The grid is mechanically supported by a metallic framework that connects with a metal rod (the control rod) that penetrates the thermally insulating outer wall of the heat valve, and connects the external control source with the internal control grid. Unless the control source is immediately adjacent to the heat valve (which would not be the case in most applications), the time required for the heat valve to respond to changes in control source temperature can be enormously shortened by replacing the solid control rod and connecting support framework with a single long slender reversible heat pipe one end of which has the form of the grid support structure, while the other end connects with the control source. This control heat pipe must be capable of conducting heat in both directions, since it will be necessary both to warm up and to cool off the control grid in order to turn the valve on and off.
A subsidiary novel concept that is involved in the liquidwick valve is the "liquid bellows". This is constructed from a fine wire mesh that is preferentially wetted by the condensate fluid, and whose openings are small enough to prevent the interface between the condensate and the valve fluid from passing through it. This mesh is bent into the form of a corrugated "roof" that rests on top of the layer of valve fluid, with condensate lying above the valve fluid and penetrating the corrugated mesh. This corrugated mesh and the control grid bound and confine the valve fluid. However, it is necessary to allow the liquid wick to expand and contract in total volume according as the strength of the droplet flux increases or decreases. How the corrugated mesh accomplishes this is explained in detail below. Briefly, it forces the upper boundary of the liquid wick (i.e., the boundary farthest from the control grid) to assume a corrugated form in which the amplitude of the corrugation is variable and provides the necessary variation in volume. The corrugated interface between the liquid wick and the condensate fluid is the "liquid bellows".
The liquid-wick heat valve has coarse, thermally insulating wicks that separate the control grid and liquid wick from the evaporating and condensing wicks. The main function of these insulating wicks is to minimize the heat flux that must be absorbed by the control source in order to maintain the control grid at a temperature well below the condenser temperature. This heat current is the analog of the grid-leak current in the case of a vacuum tube, or the base current in the case of a transistor. (Such insulating wicks are unnecessary in the case of the falling shower valve, because the valve element is isolated on both sides by layers of vapor.) The insulating wicks also minimize the conduction heat leakage through the valve when it is in the off condition.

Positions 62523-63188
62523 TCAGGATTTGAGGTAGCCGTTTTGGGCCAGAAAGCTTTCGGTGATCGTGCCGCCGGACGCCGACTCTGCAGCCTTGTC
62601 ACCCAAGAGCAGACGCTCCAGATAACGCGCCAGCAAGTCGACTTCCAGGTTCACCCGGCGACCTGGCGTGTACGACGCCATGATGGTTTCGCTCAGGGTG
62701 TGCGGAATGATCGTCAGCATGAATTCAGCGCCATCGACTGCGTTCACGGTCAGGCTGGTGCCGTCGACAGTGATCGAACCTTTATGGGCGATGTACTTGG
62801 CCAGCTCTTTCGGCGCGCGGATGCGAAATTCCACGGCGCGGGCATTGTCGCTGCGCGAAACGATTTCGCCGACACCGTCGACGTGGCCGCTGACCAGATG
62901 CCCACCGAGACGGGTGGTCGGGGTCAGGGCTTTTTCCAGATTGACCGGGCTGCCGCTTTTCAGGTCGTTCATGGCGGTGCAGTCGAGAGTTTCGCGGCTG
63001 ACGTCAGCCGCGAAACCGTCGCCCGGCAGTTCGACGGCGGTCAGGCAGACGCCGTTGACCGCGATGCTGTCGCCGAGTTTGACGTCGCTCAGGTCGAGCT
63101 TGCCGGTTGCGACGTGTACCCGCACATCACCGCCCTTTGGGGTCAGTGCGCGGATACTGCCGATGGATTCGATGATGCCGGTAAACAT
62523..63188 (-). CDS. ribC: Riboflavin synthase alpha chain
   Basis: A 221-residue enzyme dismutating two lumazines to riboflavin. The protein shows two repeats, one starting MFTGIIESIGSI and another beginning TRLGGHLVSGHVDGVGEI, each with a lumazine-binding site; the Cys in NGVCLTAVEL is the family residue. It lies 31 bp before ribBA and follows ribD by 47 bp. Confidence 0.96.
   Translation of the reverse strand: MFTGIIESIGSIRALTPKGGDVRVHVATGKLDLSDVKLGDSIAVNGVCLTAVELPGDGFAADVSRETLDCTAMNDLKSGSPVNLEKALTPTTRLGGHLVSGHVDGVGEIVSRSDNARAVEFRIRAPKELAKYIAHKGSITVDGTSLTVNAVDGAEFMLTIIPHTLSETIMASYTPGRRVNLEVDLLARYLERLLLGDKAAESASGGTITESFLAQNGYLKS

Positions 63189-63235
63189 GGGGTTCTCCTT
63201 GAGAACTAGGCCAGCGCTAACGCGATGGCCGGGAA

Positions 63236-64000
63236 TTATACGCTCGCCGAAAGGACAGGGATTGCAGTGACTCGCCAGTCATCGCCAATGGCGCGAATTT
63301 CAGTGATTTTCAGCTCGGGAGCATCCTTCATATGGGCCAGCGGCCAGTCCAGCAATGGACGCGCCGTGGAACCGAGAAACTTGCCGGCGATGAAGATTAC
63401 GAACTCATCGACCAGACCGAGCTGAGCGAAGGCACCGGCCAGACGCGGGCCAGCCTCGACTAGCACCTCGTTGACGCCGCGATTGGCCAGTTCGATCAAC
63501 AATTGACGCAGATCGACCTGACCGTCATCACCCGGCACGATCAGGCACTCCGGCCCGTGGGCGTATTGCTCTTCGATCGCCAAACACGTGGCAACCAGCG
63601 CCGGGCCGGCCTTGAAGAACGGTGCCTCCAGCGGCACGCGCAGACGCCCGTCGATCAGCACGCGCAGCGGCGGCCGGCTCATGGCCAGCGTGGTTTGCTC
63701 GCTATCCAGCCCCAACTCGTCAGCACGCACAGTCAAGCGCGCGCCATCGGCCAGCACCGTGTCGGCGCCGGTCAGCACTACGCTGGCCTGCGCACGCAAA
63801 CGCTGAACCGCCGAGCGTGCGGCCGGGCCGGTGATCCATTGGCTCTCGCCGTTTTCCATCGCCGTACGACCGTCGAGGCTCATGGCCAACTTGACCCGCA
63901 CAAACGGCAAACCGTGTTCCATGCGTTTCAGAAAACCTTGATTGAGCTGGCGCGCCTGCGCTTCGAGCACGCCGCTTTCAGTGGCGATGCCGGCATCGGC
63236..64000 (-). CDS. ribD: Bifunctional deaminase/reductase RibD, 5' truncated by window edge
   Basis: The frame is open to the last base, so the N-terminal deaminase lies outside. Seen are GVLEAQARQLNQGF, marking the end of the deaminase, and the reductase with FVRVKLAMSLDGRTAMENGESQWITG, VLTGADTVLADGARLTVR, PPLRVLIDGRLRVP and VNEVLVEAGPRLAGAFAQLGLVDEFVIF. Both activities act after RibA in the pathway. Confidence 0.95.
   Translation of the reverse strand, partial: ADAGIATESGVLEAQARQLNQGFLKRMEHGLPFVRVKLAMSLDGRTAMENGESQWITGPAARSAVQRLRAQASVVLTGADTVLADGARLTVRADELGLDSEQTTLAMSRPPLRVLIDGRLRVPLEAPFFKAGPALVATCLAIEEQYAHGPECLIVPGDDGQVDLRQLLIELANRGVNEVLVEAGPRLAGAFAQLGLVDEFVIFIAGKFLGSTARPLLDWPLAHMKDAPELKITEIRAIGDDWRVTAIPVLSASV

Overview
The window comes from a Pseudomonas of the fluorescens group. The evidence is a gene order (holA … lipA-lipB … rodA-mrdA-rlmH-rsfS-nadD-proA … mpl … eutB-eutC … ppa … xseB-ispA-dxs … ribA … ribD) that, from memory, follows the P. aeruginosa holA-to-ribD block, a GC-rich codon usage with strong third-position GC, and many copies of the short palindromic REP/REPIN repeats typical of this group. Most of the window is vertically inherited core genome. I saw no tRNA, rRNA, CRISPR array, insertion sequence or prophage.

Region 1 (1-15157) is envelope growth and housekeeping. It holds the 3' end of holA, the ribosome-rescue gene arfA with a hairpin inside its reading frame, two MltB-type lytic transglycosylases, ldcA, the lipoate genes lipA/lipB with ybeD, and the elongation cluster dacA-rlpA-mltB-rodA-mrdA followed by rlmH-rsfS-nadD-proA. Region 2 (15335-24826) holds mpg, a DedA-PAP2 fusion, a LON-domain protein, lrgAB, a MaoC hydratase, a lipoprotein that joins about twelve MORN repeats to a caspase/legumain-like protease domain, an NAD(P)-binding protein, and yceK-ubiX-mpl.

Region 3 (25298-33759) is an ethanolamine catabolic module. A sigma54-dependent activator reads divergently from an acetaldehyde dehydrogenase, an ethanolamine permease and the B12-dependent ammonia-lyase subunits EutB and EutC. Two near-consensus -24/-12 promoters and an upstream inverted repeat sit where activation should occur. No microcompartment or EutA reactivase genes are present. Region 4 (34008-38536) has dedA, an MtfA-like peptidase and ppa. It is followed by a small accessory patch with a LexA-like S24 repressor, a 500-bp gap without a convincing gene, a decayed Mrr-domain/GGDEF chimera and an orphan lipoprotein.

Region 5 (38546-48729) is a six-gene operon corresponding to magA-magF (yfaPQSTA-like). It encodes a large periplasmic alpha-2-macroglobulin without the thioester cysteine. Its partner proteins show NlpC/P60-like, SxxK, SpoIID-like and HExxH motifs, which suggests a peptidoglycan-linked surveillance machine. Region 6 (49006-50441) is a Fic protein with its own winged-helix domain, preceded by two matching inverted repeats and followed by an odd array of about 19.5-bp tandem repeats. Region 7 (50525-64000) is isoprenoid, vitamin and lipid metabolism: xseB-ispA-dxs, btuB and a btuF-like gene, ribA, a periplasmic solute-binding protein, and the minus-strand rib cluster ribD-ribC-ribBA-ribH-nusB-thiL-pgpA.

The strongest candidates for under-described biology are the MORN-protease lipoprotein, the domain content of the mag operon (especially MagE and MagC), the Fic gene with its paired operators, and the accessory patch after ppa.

For the falling-shower valve and for the liquid-wick valve, two embodiments of each type are described below. One embodiment in each case corresponds to a power valve whose purpose is not only to control heat flow but also to serve as a coupler between two high-flux heat pipes. In order to maximize the contact surfaces witth such pipes, it is desirable to have them penetrate deep into the coupling heat valve, i.e. to design the valve around deep receiving sockets. The sockets and the ends of the heat pipes could be threaded, so as to allow good thermal contact and rigid mechanical union. In the case of low-power amplifier valves, however, the emphasis must be placed on convenience of incorporating them into thermal circuits that will provide the necessary biasing and feedback. In order to avoid long delay times, which would occur if thermal resistors in the form of rods were used in these circuits, it is necessary to use resistors in the form of very thin disks. By making the external evaporator and condenser surfaces of heat valve flat, it is possible to insert resistor disks between the ends of the heat pipe and the heat valve, and clamp them in place.
If the control rod (or heat pipe) of a power heat valve is not connected to a control source, but instead is insulated and allowed to "float", then the temperature of the control grid will be determined by the evaporator and condenser temperatures. If the cut-off temperature of the grid were designed to fall within the normal operating range of the heat valve instead of well below the normal condenser temperature, then the heat valve would function as a diode with an intrinsic turn-on temperature, which would be analogous to a gas diode in electronics whose turn-on voltage is an intrinsic atomic property of the gas. If, however, the control rod is connected to a variable temperature divider (a novel device described below), then the heat valve becomes a variable-bias diode whose turn-on temperature can be arbitrarily set by adjustment of the external temperature divider. The temperature can also serve as a manual switch for turning the heat valve on and off, or a manual means for adjusting the thermal conductance of the heat valve which is then functioning as a variable thermal resistor.
The basic thermal circuits that incorporate heat valves and are necessary for amplification and switching are discussed below.
FIG. 1: Schematic of controllable heat siphon with separate evaporator, condenser, and valve assemblies.
FIG. 2: Falling-shower heat valve as connector between two tubular heat pipes or heat siphons.
FIGS. 3a and 3b: Falling-shower heat valve with flat evaporator and condenser plates.
FIG. 3a: Cross-section of entire heat valve.